Boston Marriage

Boston Marriage

The Massachusetts Supreme Judicial Court decision in favor of gay marriage may have set off a political earthquake, but as a matter of law it was a no-brainer.


The Massachusetts Supreme Judicial Court decision in favor of gay marriage may have set off a political earthquake, but as a matter of law it was a no-brainer. Recognizing that the state’s Constitution “forbids the creation of second-class citizens,” Chief Justice Margaret Marshall affirmed the “dignity and equality of all individuals” and the “right to marry the person of one’s choice.” Those were the words both pro- and antigay forces had been waiting for.

“This is it–the big breakthrough,” said one veteran of the gay marriage movement, adding that the work has just begun. But before gays and lesbians could uncork the champagne (or, just as likely, argue among themselves over the rightful place of marriage in movement strategy) they were hit with a cascade of hysterical pronouncements, from the Family Research Council’s declaration that “a tyrannical judiciary” is “redefining marriage to the point of extinction,” to George W. Bush’s pledge “to defend the sanctity of marriage.” Will the Christian mission to manufacture an anti-gay marriage backlash work? The right seems to think so, pointing to poll numbers showing a decline in support for gay civil unions in the wake of the Supreme Court’s groundbreaking Lawrence v. Texas “sodomy” decision this past summer.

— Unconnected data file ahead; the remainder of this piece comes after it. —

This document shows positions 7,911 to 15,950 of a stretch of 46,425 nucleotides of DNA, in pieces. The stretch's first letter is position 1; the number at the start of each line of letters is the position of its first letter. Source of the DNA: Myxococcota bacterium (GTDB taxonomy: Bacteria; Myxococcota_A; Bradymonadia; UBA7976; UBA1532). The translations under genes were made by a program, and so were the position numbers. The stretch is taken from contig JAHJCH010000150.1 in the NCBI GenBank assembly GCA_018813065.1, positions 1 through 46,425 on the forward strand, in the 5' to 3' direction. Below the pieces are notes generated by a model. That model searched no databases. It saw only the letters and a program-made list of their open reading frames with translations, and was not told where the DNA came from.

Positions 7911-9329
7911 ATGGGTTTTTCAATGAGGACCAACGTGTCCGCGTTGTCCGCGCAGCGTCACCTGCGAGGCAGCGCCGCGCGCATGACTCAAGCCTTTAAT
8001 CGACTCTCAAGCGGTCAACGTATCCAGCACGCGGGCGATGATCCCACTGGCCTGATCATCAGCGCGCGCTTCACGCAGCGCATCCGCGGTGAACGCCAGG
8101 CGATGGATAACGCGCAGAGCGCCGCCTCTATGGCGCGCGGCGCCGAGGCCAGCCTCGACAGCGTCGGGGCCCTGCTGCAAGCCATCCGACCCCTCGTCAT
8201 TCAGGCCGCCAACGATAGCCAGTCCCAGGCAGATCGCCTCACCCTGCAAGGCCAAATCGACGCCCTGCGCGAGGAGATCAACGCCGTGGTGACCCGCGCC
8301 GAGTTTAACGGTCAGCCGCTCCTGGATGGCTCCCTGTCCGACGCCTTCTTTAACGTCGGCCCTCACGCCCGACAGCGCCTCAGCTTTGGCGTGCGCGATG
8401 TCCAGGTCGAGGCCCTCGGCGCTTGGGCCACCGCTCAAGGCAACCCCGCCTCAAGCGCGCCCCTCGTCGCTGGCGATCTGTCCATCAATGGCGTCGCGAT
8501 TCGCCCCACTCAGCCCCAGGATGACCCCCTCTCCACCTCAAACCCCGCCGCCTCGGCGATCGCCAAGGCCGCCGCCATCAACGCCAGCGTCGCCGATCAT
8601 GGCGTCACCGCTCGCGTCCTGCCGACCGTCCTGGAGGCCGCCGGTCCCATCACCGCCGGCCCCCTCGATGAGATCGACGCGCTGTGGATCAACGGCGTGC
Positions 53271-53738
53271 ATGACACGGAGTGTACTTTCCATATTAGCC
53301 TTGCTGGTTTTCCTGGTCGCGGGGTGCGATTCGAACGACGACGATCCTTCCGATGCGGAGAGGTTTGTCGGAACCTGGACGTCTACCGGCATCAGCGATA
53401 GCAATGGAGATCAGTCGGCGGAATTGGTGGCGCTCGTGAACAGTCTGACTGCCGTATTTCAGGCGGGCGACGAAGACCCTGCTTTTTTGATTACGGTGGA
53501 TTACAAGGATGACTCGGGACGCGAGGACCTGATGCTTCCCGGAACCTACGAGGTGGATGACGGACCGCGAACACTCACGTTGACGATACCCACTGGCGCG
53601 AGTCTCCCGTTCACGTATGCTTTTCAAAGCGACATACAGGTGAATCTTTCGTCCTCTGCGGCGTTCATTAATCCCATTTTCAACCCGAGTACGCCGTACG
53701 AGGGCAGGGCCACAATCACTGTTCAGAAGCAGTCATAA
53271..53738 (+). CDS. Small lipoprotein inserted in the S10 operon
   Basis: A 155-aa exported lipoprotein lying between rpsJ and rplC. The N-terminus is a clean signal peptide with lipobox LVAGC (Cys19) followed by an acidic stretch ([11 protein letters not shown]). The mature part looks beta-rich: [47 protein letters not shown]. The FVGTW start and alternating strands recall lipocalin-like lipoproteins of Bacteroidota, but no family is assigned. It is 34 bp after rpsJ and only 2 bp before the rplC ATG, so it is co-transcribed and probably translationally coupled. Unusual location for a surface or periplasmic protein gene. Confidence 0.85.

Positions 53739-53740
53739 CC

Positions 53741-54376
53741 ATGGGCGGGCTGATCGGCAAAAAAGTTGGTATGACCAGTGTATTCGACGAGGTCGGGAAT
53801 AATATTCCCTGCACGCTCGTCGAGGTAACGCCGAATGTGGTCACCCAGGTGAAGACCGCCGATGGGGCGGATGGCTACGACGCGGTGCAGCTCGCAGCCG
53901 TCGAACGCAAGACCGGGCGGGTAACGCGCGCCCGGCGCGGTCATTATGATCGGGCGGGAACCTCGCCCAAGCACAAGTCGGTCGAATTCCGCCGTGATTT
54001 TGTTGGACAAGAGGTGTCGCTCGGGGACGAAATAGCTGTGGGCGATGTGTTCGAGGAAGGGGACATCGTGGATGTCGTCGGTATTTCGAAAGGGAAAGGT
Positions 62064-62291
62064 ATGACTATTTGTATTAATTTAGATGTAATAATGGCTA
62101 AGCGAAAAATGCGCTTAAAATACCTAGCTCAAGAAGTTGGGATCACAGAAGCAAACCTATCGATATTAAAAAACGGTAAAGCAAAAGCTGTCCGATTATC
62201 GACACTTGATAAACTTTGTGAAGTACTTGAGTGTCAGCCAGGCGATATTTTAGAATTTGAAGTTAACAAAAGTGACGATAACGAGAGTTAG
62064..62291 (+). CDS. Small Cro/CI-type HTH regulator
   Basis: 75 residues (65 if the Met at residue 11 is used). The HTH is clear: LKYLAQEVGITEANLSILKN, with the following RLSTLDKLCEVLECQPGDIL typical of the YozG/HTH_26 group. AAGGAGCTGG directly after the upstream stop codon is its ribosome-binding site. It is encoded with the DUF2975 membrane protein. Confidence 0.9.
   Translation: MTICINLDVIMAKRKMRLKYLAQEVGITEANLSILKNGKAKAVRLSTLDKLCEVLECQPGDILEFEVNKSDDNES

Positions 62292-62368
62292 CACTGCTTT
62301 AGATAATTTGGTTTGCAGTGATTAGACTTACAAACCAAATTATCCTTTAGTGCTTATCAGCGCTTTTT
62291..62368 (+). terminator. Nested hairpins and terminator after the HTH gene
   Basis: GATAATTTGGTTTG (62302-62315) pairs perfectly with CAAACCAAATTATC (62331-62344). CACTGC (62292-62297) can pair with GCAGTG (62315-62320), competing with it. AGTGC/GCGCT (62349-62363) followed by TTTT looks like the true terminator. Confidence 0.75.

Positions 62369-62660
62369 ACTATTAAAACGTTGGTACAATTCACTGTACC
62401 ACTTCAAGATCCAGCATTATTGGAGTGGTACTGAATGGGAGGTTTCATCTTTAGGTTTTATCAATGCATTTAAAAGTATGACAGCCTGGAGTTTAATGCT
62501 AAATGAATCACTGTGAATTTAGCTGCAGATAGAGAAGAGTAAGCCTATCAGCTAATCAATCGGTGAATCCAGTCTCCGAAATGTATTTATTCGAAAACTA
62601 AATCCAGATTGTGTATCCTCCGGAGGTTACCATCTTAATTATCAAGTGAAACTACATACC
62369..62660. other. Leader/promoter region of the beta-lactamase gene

But if progressives cast the issue in terms of fairness and equal protection, they might be able to pre-empt the backlash. That’s what the leading Democratic presidential contenders have tried to do, without using the m-word, aware that the public still prefers civil unions to gay marriage. They are, however, all on record opposing the push for a gaybaiting constitutional amendment that would override the Massachusetts decision–and that will not necessarily hurt them. Supporters of the amendment have already framed it with shrill rhetoric that could turn off moderates. Perhaps sensing that risk, Bush himself has refrained for the moment from endorsing it.

While we celebrate the Massachusetts decision, it’s worth recalling that the countries that have recognized same-sex marriage–Belgium, Canada and the Netherlands–are social democracies where access to healthcare and other social benefits is not contingent on marriage. Gay marriage passed in those countries without all-out cultural war in part because there was less at stake. The United States would do well to emulate them in more ways than one.

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Katrina vanden Heuvel
Editorial Director and Publisher, The Nation

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